As a result of this early and eyewitness testimony, the Christian teachings concerning the death, burial and resurrection of Jesus are open to historical testing. As German historian Hans von Campenhausen attests concerning 1 Corinthians 15:3ff., “This account meets all the demands of historical reliability that could possibly be made of such a text.”^58 A.M. Hunter states that “The passage therefore preserves uniquely early and verifiable testimony. It meets every reasonable demand of historical reliability.”^59

Now we begin to perceive the immense importance of this creed in terms of both facts and faith. Initially, it reveals some crucial facts concerning the gospel of the deity, death, burial and resurrection of Jesus. It also shows that Paul was very close to these facts.^60 As Dodd asserts concerning this creed: Thus Paul’s preaching presents a special stream of Christian tradition which was derived from the mainstream at a point very near to its source. . . . anyone who should maintain that the primitive Christian gospel was fundamentally different from that which we have found in Paul must bear the burden of proof.^61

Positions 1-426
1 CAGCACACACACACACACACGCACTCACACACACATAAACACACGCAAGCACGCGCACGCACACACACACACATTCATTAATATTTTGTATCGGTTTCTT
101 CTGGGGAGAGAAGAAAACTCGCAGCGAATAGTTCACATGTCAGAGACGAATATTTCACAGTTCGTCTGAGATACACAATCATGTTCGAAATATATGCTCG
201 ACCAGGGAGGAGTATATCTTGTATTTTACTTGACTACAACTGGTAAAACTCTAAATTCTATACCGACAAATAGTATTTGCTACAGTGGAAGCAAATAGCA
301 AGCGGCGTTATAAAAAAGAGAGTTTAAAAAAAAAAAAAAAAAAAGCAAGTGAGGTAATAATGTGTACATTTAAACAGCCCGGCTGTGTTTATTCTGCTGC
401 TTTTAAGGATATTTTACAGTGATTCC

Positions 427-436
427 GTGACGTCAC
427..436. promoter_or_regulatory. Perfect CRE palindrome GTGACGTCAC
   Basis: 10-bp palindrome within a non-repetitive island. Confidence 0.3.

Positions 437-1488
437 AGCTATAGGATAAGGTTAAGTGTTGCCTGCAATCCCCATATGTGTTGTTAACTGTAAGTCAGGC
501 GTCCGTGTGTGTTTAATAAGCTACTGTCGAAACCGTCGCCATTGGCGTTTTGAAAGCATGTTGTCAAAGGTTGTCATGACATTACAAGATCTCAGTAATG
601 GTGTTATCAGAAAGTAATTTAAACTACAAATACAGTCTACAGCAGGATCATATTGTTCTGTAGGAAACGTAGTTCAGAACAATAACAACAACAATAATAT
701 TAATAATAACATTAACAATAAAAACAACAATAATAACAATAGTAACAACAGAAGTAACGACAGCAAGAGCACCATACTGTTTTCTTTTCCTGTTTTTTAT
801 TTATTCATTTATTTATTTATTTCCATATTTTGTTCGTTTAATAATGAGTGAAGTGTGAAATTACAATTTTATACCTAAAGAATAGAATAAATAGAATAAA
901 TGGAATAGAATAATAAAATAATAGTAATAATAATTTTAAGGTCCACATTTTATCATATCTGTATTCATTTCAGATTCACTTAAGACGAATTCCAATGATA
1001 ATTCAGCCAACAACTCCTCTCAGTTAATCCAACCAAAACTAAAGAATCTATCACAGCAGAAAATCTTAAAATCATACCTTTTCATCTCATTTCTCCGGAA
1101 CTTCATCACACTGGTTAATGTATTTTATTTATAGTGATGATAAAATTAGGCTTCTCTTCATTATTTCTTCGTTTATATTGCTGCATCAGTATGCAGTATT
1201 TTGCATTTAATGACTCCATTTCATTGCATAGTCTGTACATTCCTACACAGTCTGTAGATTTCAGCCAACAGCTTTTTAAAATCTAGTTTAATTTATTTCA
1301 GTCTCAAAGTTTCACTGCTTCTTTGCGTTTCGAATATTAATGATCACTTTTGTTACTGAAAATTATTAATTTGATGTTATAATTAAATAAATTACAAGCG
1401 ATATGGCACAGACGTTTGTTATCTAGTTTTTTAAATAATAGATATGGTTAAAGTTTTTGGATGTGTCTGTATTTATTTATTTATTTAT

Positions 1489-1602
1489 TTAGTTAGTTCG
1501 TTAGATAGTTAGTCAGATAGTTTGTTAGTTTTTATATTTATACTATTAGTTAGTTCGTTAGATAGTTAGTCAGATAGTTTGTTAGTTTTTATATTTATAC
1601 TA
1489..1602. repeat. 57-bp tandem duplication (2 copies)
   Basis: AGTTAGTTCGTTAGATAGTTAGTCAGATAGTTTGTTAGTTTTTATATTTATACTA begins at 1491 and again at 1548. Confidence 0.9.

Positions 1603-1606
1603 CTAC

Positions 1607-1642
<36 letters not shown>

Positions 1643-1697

This factual witness to the death and resurrection of Jesus also became an apologetic for Christian belief.^62 The belief that the same Jesus who was dead and buried was raised again (1 Cor. 15:3–4) also strongly implies the empty tomb, especially in the context of Jewish thought.^63 On the other hand, this creed is also referred to by some as the most important single formulation of faith in the early church.^64

The importance of the creed in 1 Corinthians 15:3ff. can hardly be overestimated. No longer can it be charged that there is no demonstrable early,

56 See Cullmann, The Early Church, pp. 65–66; cf. p. 73; Jeremias, Eucharistic Words, p. 106; Hengel, The Atonement, p. 38; Dodd, Apostolic Preaching, pp. 16–17.